Holy Mosasaur! It's the T-rex of the Sea!
|By Doug Collicutt|
It was a beautiful day in early September. We'd been digging for about two hours, my back was sore and I wasn't sure if my knees were going to get me back to the car, but I was having a great time. I was ahead on the fossil-find count and feeling smug. I had found a Mosasaur rib bone, a Hesperornis leg bone and couple of other pieces of vertebrae, possibly from a Plesiosaur. Then Shauna, my fellow guest-paleontologist-for-a-day, who had found a couple of interesting things already, including a small shark tooth, held up something for Joey, our guide, to identify.
"That," he pronounced, "is a kick-ass Mosasaur tooth". Damn, a three-point shot at the buzzer and a win for Shauna. I admitted defeat and we packed up our gear, leaving our hard-won treasures in place for real paleontologists to later catalogue and collect.
Joseph, "Joey" Hatcher, our guide for the afternoon's dig is actually curator, chief paleontologist and acting director of the Canadian Fossil Discovery Centre (CFDC), based in Morden, Manitoba. Shauna Hewson, Education Coordinator for Wildlife Haven, a wildlife rescue and rehabilitation centre, had recently accepted a position on the CFDC's Scientific, Education and Technology Committee and was invited out for the day's committee meeting, plus some familiarization activities, which included our trip to a local fossil dig site and a guided tour of the centre's museum. Shauna wrangled an invitation for me to join her for the day, and since I had been meaning to visit the CFDC for years I was happy to tag along. It was a great chance to learn about some of Manitoba's extinct critters, an aspect of our province's biodiversity that's been overlooked for too long in NatureNorth.com.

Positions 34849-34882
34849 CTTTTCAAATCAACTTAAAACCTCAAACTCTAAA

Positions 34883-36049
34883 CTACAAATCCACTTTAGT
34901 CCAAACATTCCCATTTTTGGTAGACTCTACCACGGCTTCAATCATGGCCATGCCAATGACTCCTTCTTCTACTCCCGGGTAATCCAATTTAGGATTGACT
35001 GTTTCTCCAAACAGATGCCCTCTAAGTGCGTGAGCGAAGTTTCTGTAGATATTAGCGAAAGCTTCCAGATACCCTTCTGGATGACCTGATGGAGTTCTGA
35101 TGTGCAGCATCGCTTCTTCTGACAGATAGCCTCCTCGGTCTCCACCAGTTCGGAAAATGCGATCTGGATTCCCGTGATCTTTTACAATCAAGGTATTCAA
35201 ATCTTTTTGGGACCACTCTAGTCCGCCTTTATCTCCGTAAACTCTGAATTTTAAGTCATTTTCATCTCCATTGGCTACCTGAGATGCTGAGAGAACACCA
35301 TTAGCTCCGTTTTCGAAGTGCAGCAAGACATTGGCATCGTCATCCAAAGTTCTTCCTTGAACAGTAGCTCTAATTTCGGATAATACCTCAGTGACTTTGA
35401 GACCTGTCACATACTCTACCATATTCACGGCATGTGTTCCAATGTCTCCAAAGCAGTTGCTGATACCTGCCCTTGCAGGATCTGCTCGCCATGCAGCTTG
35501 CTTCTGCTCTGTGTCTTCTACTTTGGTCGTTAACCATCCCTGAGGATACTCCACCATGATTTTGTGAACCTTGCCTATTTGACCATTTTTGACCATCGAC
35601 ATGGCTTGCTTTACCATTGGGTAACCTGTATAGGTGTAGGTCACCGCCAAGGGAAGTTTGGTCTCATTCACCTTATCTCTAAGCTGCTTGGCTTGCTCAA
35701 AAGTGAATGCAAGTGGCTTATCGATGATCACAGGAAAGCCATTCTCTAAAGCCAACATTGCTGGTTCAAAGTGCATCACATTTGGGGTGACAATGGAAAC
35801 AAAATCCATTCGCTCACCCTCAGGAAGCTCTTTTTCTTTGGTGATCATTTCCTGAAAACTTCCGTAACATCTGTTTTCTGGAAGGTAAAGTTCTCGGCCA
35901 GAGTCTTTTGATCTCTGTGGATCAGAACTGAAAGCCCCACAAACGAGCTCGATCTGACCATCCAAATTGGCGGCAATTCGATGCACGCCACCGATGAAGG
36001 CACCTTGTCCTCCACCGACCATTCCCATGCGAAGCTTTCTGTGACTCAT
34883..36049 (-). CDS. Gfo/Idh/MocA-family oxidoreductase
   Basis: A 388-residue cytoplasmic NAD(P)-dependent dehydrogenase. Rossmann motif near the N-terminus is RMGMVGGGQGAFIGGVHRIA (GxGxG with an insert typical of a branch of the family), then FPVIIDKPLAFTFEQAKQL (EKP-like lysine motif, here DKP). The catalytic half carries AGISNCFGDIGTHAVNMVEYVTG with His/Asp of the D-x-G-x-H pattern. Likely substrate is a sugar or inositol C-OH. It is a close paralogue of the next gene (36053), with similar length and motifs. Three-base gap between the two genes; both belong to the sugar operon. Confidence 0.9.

At the Dig
In the case of the Manitoba escarpment near Morden, what lies beneath the ground are some pretty cool fossils. Our day at the CFDC started with a trip to one of their fossils digs in the Manitoba escarpment just west of the town of Morden. When we reached the dig site, we had a little side-activity to deal with first. Shauna and I had stopped off at Wildlife Haven to pick up a Red-tailed Hawk to be released. The hawk had originally been found in poor condition near Morden and transported to the Wildlife Haven facility near Ile des Chenes. It was healthy now and due to be released, so as we were heading to the right location anyway, along it came. I think it made Joey's day when he got the chance to help release that beautiful bird.
With the hawk on its way, we got down to business looking for fossils. The first thing that surprised me when we got to the actual site that was being excavated was the condition of the ground. The fossil bed didn't lie in a mass of limestone or sandstone rock, it was a loose and rather soft mixture of shales and what seemed like clay. And the layer containing the fossils wasn't that deep in the ground This wasn't the side of a deep rocky canyon, it was the edge of a little gully, a fairly recent wash-out that had resulted from the installation of a road culvert only a few decades earlier. You'd think that 80 million years would pile up more stuff on top of the fossils, but once you learn more about the local geology (see link above) it makes more sense.
After Joey primed us about the geology of the region and the history of the specific site where we were about to dig we got to work. Our tools consisted of a pointed screw driver and a paint brush. The instructions were simple: clear off the overburden from the fossil layer, then carefully probe and brush until you hit something that looks like a fossil. After a few responses from Joey of "no, that's a rock", Shauna and I got the hang of things and began turning up real fossils. Now, searching for anything is a lot more fun when you actually start finding worthwhile stuff, so when Shauna turned up a shark tooth in short order it got us fired up to find more.